Our country is in the midst or a war on our home turf. Every day, we see new stories of lives lost to the opioid epidemic. I have now been volunteering with the Kentucky Harm Reduction Coalition for two years doing Narcan training and overdose prevention education around the state. There are many misconceptions about Narcan. Here are the facts.
- Narcan will reverse opioids, not just heroin overdose, but any opioid overdose. That includes fentanyl and carfentanyl but it may take multiple doses for these because they are stronger than heroin. That also includes prescription opioids (pain pills).
- I have seen Narcan used in cases where someone wasn’t abusing opioids and just accidentally took too much (ex: elderly person prescribed opioids for chronic pain, forgot they already took their meds and took too much by accident OR a child gets into medication and accidentally overdoses). Narcan will work for overdoses in these cases, too.
- Narcan will not work for overdoses on other drugs like alcohol, methamphetamine or benzodiazepines like Xanax. It is specific to opioid receptors in the brain. It only works in opioid overdoses.
- Narcan only buys time for help to arrive. It works for 30–90 minutes. That means while Narcan will reverse the overdose, the person absolutely has to go to the hospital immediately. Otherwise, when the dose wears off they will go back into an overdose.
5. Why do we give it if it only works 30–90 minutes? Opioid overdoses cause the respiratory center in the brain to stop working. This causes the person to stop breathing. Brain death begins within 2 minutes after someone stops breathing. It is impossible, unless you live next door to an ambulance, for help to arrive before 2 minutes. Narcan buys us valuable time to reverse the overdose and get them breathing again until help arrives.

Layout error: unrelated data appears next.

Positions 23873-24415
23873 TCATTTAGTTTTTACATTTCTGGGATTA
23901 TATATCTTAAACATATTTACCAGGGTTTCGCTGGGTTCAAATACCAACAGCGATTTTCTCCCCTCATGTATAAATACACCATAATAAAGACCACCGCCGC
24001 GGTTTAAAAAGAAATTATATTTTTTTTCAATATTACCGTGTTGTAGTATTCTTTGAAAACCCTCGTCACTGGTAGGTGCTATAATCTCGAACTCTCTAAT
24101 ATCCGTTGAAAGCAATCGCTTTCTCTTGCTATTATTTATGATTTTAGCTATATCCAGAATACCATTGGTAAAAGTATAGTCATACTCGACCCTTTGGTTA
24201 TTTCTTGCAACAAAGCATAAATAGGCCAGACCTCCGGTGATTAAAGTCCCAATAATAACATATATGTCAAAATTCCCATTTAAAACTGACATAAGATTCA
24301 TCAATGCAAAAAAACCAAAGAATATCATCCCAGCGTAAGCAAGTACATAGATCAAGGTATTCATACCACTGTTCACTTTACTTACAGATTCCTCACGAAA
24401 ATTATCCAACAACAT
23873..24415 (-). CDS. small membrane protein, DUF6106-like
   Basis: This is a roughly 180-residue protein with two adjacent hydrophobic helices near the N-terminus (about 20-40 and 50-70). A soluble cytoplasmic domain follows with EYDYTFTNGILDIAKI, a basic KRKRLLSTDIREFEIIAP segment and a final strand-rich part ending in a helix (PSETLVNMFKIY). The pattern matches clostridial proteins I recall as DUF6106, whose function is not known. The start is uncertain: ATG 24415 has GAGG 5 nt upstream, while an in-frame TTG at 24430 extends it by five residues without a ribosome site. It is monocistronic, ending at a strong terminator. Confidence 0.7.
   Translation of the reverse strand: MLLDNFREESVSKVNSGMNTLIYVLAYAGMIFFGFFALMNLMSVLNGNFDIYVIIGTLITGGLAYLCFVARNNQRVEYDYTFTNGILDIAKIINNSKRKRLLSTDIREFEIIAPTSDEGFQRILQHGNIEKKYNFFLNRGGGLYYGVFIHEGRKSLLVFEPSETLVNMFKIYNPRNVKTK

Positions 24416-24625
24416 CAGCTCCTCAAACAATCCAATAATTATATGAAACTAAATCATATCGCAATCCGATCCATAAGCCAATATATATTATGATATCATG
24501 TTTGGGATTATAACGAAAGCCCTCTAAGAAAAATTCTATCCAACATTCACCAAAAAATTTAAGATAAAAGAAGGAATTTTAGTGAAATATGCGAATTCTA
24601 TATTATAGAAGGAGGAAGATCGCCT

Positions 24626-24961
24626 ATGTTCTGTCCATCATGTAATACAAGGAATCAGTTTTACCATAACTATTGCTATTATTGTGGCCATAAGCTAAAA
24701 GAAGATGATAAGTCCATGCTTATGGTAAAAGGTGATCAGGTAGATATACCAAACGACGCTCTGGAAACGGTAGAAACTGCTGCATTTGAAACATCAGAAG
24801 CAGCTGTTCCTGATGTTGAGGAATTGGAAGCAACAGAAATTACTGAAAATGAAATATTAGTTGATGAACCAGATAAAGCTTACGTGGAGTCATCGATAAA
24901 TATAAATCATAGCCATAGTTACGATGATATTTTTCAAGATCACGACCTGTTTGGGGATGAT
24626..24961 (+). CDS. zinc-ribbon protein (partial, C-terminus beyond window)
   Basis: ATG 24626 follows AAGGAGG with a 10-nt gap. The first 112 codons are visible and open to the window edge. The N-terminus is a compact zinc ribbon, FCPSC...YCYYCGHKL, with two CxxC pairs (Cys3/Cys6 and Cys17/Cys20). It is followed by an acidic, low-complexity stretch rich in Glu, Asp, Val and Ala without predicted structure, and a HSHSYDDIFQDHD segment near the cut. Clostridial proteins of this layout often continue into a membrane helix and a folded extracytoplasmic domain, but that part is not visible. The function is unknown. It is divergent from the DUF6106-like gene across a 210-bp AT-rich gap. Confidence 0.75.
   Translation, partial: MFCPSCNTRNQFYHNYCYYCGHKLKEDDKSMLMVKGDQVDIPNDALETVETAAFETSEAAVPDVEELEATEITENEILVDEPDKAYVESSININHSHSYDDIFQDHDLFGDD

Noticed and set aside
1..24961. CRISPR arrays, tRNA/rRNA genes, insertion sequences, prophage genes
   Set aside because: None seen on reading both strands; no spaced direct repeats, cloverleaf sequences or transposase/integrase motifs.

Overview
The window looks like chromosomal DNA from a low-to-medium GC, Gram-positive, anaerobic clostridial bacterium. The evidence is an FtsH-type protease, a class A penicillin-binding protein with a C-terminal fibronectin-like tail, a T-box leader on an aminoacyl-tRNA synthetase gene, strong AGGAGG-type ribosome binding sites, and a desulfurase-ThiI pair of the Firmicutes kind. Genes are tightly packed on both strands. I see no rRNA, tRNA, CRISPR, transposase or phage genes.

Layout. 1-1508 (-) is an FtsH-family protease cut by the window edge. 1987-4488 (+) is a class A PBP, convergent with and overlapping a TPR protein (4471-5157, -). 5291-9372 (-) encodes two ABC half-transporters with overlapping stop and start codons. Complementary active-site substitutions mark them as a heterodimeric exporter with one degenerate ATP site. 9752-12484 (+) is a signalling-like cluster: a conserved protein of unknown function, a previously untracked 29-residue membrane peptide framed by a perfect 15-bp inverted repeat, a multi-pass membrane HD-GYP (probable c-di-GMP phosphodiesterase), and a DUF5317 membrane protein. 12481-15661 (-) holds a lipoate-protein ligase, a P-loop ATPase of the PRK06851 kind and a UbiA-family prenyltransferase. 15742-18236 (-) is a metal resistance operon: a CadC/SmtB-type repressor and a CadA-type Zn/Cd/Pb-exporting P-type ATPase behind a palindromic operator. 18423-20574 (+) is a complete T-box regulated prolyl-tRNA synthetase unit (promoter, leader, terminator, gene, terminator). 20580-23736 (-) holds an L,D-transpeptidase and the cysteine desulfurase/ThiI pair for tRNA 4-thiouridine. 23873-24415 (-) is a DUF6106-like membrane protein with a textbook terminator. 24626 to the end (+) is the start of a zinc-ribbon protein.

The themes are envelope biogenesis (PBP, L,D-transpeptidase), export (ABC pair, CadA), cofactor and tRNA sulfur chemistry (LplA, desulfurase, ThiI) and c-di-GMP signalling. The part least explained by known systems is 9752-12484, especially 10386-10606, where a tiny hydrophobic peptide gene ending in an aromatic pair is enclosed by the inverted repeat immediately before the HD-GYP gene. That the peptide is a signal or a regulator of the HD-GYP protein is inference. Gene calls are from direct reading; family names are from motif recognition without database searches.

6. Kentucky law allows for ANYONE, as long as they get trained, to carry Narcan. Many states have or are working on similar laws. To find out the law in your state, check here: http://choopersguide.com/content/naloxone-laws-by-state-map.html.
7. In Kentucky, the law also protects the administering person under a Good Samaritan law. That means as long as you are trained, you follow that training, and you stay with the patient until help arrives, you are legally protected.
8. You cannot get high off of Narcan.
8. Most people do not get violent after getting Narcan. It is much more common that they wake up confused because they don’t know they’ve overdosed. The last thing they remember is taking the opioid. If you calmly tell them they’ve overdosed and they’re going to the hospital, it will help them understand what’s going on around them.
9. If you suspect someone has overdosed and you’re not sure what they’ve taken, give them the Narcan anyway. There are no adverse affects if you give it and they’ve taken something else.
10. The ONLY thing Narcan “enables” is breathing. One irrefutable fact is that death is the only thing that ends the chance chance of recovery from opioid addiction. As long as there is life, there is hope for recovery.
We are all on the front lines in the war against the opioid epidemic, whether we like it or not. Narcan allows us to stem the tide of overdose deaths in the U.S. and will help us win the war against the opioid epidemic in America.
If you have any other questions, feel free to ask. I am happy to help.
Thank you for reading!!!